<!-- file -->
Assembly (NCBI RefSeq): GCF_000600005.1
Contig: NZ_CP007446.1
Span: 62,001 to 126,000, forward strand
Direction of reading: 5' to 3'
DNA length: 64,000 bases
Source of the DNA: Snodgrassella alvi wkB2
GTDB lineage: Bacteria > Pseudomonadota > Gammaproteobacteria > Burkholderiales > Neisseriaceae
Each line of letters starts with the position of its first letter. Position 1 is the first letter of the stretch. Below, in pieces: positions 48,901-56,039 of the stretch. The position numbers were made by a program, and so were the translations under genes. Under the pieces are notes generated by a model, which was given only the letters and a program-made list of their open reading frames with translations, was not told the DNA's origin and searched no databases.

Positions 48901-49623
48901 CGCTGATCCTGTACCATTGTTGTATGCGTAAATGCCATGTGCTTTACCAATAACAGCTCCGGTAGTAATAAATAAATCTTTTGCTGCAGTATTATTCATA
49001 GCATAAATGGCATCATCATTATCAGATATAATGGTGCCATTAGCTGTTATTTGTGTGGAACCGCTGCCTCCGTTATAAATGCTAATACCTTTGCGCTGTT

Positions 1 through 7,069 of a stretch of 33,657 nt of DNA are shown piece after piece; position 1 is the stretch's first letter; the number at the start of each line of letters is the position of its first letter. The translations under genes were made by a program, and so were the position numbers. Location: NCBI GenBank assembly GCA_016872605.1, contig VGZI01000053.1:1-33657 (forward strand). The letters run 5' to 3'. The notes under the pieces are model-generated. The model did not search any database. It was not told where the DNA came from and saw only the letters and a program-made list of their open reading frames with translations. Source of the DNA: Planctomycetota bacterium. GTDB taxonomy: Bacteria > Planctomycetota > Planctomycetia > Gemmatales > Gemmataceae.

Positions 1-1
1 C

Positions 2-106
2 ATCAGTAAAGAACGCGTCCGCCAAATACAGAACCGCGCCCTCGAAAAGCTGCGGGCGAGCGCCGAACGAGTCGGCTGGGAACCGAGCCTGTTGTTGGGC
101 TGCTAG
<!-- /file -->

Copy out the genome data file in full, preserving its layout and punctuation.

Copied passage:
Assembly (NCBI RefSeq): GCF_000600005.1
Contig: NZ_CP007446.1
Span: 62,001 to 126,000, forward strand
Direction of reading: 5' to 3'
DNA length: 64,000 bases
Source of the DNA: Snodgrassella alvi wkB2
GTDB lineage: Bacteria > Pseudomonadota > Gammaproteobacteria > Burkholderiales > Neisseriaceae
Each line of letters starts with the position of its first letter. Position 1 is the first letter of the stretch. Below, in pieces: positions 48,901-56,039 of the stretch. The position numbers were made by a program, and so were the translations under genes. Under the pieces are notes generated by a model, which was given only the letters and a program-made list of their open reading frames with translations, was not told the DNA's origin and searched no databases.

Positions 48901-49623
48901 CGCTGATCCTGTACCATTGTTGTATGCGTAAATGCCATGTGCTTTACCAATAACAGCTCCGGTAGTAATAAATAAATCTTTTGCTGCAGTATTATTCATA
49001 GCATAAATGGCATCATCATTATCAGATATAATGGTGCCATTAGCTGTTATTTGTGTGGAACCGCTGCCTCCGTTATAAATGCTAATACCTTTGCGCTGTT

Positions 1 through 7,069 of a stretch of 33,657 nt of DNA are shown piece after piece; position 1 is the stretch's first letter; the number at the start of each line of letters is the position of its first letter. The translations under genes were made by a program, and so were the position numbers. Location: NCBI GenBank assembly GCA_016872605.1, contig VGZI01000053.1:1-33657 (forward strand). The letters run 5' to 3'. The notes under the pieces are model-generated. The model did not search any database. It was not told where the DNA came from and saw only the letters and a program-made list of their open reading frames with translations. Source of the DNA: Planctomycetota bacterium. GTDB taxonomy: Bacteria > Planctomycetota > Planctomycetia > Gemmatales > Gemmataceae.

Positions 1-1
1 C

Positions 2-106
2 ATCAGTAAAGAACGCGTCCGCCAAATACAGAACCGCGCCCTCGAAAAGCTGCGGGCGAGCGCCGAACGAGTCGGCTGGGAACCGAGCCTGTTGTTGGGC
101 TGCTAG